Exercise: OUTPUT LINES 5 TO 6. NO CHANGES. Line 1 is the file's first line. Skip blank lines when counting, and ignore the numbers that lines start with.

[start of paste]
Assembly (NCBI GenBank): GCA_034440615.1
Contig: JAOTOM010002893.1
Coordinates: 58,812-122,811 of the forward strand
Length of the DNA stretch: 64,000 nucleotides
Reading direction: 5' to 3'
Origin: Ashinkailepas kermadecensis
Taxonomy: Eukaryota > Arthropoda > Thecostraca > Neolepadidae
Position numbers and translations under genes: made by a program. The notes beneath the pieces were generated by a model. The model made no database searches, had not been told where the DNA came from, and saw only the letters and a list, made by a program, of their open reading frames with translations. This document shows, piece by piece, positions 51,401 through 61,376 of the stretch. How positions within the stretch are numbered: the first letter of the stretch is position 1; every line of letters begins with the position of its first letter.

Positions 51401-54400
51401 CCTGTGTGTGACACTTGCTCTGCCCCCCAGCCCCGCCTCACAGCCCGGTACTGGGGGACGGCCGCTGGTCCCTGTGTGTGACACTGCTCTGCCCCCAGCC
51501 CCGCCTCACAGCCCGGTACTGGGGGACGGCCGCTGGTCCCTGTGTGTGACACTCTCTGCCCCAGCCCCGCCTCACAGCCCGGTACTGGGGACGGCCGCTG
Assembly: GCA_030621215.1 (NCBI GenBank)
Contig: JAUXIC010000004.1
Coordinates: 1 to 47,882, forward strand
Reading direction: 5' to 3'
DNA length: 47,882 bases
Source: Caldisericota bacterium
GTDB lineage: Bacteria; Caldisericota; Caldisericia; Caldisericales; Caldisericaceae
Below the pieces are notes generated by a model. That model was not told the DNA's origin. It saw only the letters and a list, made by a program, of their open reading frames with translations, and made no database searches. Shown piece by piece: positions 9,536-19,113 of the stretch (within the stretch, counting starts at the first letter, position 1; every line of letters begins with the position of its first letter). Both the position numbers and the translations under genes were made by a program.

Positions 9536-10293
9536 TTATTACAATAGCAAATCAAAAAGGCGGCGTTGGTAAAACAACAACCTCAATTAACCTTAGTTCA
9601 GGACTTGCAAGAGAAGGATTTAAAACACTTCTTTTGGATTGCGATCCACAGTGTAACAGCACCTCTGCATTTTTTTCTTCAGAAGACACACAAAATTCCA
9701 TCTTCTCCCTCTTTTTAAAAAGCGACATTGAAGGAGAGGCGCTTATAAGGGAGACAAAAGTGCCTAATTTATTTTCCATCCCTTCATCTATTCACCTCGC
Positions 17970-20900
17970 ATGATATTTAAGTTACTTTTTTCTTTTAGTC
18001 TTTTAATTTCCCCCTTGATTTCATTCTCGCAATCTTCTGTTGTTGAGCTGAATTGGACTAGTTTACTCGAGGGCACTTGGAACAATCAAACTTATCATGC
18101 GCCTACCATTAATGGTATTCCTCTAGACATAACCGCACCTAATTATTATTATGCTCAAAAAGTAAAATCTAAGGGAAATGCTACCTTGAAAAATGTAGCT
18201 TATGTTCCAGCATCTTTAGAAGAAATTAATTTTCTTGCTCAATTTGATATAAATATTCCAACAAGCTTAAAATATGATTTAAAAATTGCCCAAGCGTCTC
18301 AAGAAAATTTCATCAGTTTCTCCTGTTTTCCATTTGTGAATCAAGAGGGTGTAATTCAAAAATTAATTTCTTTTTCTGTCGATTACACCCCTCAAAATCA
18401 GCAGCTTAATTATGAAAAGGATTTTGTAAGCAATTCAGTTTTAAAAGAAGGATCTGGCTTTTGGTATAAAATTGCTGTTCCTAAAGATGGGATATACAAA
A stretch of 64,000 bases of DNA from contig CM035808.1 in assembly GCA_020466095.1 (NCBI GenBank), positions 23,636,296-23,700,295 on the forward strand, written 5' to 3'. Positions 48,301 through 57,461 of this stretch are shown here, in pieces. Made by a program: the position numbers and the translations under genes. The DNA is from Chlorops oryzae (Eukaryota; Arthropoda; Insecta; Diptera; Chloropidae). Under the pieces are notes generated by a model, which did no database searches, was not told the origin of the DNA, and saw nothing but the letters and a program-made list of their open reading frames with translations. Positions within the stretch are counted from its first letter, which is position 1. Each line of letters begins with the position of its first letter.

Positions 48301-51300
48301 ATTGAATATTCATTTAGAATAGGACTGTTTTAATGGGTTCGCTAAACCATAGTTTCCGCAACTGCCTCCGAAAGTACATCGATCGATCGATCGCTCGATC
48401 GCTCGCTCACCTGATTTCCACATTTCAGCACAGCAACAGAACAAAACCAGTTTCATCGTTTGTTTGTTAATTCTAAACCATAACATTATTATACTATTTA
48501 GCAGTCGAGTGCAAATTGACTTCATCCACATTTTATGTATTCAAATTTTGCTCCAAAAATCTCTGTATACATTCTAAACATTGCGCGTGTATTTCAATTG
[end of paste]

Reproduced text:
Reading direction: 5' to 3'
Origin: Ashinkailepas kermadecensis